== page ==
In addition, coherent interconnect 115 may be coupled to an upstream side of an IO interconnect 140 which may be of a given communication protocol such as a Peripheral Component Interconnect Express (PCI Express™ (PCIe™)) protocol in accordance with links based on the PCI Express™ Specification Base Specification version 2.0 (published Jan. 17, 2007) (hereafter the PCIe™ Specification), or another such protocol. IO interconnect 140 may include a polling table 150 in accordance with an embodiment of the present invention. While shown as being present in the interconnect, other implementations may locate this buffer elsewhere in close relation to the interconnect. In turn, various devices, e.g., devices 160 0 and 160 1, which may be IO devices, intellectual property (IP) blocks or so forth may be coupled to a downstream side of IO interconnect 140.

As seen in FIG. 1, polling table 150 stores a plurality of entries including, e.g., entry 156. Each entry may include a device monitored location such as an address of a status register present in one of devices 160, a memory monitored address, which may correspond to a physical address in system memory that corresponds to a monitored location for an MWAIT instruction, and a initial value, which may be the initial value of the device monitored location, e.g., the initial value of the status register. Embodiments thus essentially associate each status register on an IO device with a corresponding memory address that is being monitored by the CPU. While shown with this particular implementation in the embodiment of FIG. 1, the scope of the present invention is not limited in this regard.

Referring now to FIG. 2, shown is a flow diagram of a method in accordance with one embodiment of the present invention. Specifically, FIG. 2 shows a flow diagram that may be performed by logic of an IO or other interconnect that handles poll delegation on behalf of a host processor. In some implementations, method 200 may be implemented by way of a state machine or other logic of an interconnect, although other implementations are possible. As shown in FIG. 2, method 200 may begin by receiving a registration message from an application (block 210). In one embodiment, the registration message may include a tuple of MMIO address, true physical memory address, and initial value. In one embodiment, this registration message may include a physical address range for a location and a monitored system memory that backs up a monitored virtual address range, a MMIO address for obtaining the status of a location in a device to be monitored, e.g., a status register, and an initial value of such register, which may also correspond to the initial value stored in the monitored address of system memory. In one embodiment, an application may make a system called to pass this information to the interconnect, e.g., using a host processor.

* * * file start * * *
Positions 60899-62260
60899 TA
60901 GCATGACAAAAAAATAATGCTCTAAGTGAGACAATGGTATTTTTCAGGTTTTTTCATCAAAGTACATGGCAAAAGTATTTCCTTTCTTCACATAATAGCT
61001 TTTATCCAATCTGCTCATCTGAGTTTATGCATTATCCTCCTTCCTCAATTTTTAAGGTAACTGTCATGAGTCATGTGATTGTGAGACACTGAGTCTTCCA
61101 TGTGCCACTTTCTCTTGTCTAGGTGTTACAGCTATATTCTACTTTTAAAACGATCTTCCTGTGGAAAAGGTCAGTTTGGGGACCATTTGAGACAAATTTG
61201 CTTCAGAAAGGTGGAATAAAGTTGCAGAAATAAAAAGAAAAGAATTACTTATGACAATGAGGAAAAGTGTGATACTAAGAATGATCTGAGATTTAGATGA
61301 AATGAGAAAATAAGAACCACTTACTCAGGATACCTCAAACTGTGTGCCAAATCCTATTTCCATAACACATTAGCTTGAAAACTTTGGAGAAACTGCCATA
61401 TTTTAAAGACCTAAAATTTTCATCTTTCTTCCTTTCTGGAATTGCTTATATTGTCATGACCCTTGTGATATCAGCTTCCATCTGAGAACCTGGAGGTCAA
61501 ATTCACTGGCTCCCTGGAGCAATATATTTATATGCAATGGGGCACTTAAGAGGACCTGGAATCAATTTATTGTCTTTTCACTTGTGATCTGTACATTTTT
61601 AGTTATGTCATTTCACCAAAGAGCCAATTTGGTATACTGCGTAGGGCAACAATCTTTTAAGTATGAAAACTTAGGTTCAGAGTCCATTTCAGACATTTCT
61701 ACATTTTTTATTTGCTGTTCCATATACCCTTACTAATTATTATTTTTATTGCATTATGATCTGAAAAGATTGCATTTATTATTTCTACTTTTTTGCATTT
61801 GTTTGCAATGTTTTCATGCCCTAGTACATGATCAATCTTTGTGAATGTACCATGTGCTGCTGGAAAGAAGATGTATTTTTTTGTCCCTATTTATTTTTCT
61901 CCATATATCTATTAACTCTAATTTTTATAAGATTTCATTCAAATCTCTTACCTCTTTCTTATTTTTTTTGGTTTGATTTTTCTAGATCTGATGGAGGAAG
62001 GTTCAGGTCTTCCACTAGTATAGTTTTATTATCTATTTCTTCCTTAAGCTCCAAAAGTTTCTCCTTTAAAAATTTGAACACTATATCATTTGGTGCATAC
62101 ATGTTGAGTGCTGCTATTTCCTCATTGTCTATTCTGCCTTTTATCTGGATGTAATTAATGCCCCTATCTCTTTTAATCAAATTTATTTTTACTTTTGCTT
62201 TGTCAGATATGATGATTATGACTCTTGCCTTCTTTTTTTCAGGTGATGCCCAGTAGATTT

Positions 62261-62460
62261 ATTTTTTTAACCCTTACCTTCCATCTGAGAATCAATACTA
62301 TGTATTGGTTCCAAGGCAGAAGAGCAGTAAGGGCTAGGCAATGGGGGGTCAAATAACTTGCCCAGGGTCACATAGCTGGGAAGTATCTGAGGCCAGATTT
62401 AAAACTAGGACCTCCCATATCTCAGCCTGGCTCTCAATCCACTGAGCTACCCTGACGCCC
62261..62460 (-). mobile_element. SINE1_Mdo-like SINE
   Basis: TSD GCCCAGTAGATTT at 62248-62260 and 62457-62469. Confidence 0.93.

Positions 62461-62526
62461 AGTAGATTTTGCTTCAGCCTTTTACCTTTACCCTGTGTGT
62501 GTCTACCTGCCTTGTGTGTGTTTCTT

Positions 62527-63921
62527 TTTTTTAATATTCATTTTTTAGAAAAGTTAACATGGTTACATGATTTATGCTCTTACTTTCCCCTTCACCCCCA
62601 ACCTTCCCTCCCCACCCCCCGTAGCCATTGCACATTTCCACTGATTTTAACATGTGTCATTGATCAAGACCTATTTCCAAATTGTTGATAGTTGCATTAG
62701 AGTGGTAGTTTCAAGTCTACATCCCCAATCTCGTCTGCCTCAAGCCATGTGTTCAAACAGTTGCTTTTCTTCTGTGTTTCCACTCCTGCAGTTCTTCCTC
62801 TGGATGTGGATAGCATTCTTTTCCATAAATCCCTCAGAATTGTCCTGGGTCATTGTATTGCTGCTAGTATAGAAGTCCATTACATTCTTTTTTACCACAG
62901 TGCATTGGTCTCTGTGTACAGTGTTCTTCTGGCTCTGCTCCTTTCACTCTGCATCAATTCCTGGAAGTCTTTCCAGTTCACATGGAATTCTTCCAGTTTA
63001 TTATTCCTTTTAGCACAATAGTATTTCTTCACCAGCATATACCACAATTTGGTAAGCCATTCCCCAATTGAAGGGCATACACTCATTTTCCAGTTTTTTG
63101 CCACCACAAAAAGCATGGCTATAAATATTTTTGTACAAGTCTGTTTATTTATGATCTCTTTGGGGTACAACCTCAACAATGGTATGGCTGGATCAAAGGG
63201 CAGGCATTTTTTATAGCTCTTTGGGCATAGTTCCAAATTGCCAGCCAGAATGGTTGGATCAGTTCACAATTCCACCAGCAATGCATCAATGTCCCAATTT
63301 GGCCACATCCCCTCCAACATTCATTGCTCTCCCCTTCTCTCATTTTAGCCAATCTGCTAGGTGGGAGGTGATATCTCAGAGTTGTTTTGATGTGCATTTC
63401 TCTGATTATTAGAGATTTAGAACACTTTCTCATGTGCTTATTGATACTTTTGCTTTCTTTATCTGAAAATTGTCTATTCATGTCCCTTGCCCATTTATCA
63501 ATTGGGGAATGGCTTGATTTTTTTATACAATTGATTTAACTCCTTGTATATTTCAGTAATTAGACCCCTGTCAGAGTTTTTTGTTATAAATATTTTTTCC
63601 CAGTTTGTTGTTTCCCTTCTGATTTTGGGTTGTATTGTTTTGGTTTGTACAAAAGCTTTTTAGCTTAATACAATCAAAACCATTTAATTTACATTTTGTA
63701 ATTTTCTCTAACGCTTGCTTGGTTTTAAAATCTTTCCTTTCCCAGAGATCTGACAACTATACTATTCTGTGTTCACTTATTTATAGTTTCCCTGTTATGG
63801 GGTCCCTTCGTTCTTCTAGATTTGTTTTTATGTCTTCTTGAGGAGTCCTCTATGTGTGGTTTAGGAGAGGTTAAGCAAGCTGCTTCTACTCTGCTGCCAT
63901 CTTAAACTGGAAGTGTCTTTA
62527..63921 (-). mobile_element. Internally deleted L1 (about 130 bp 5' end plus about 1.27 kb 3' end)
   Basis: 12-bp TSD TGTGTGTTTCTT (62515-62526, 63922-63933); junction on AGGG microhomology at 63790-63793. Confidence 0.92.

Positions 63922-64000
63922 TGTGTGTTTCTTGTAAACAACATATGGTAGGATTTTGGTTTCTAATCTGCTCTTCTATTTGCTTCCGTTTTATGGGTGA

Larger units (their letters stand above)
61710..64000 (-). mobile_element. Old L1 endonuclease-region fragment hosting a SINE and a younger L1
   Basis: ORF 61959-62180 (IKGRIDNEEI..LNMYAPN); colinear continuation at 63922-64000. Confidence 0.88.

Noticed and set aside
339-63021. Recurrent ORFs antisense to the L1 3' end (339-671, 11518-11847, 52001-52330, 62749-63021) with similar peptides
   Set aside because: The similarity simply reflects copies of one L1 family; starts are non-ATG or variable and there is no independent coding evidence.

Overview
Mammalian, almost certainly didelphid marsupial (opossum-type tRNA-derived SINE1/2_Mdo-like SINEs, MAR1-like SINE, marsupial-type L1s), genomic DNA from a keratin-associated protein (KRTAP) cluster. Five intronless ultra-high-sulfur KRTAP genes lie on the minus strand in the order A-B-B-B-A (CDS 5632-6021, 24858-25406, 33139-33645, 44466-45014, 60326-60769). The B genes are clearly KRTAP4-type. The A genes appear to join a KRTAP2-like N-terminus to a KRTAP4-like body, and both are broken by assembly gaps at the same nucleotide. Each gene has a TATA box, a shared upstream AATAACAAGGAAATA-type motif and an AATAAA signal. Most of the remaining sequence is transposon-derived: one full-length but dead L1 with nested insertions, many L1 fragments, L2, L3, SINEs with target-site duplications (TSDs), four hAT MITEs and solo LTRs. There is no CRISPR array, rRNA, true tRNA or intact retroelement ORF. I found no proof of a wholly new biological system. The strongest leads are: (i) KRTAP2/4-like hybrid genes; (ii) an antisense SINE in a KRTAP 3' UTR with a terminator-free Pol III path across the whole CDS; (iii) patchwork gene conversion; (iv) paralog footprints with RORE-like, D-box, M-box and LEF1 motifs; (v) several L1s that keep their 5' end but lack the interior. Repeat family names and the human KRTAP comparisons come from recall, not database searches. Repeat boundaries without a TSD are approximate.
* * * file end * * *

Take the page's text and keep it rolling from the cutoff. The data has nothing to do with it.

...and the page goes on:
Still referring to FIG. 2, it may be determined whether an entry is available in the polling table of the interconnect (diamond 215). If not, a failure message may be sent back to the host (block 220). Otherwise, the information may be stored into an entry of the polling table (block 230). This information thus may correspond to a device monitored location (i.e., corresponding to a MMIO address of a completion status register of the device), an initial value of the register, and a memory monitored address (which may be a physical address location within the system memory that is monitored, e.g., by a MONITOR/MWAIT instruction pair). Accordingly, a success message may be sent from the interconnect to the host processor (block 240).

During operation, the application then initializes the monitored location, issuing the MONITOR and MWAIT instructions, thus enabling the device to begin executing its task. Various such tasks may be realized, including offloading of specialized functions, graphics processing, physics processing or so forth. As one example, the function may be a specialized calculation such as a fast fourier transform (FFT). The application thus may pass various information regarding the FFT such as the number of points, the starting address and so forth, prior to execution of the MONITOR/MWAIT instructions.

Accordingly, at this time one or more cores of the host processor may enter a low power state, which may be configurable depending on a type of operation that the device is to perform.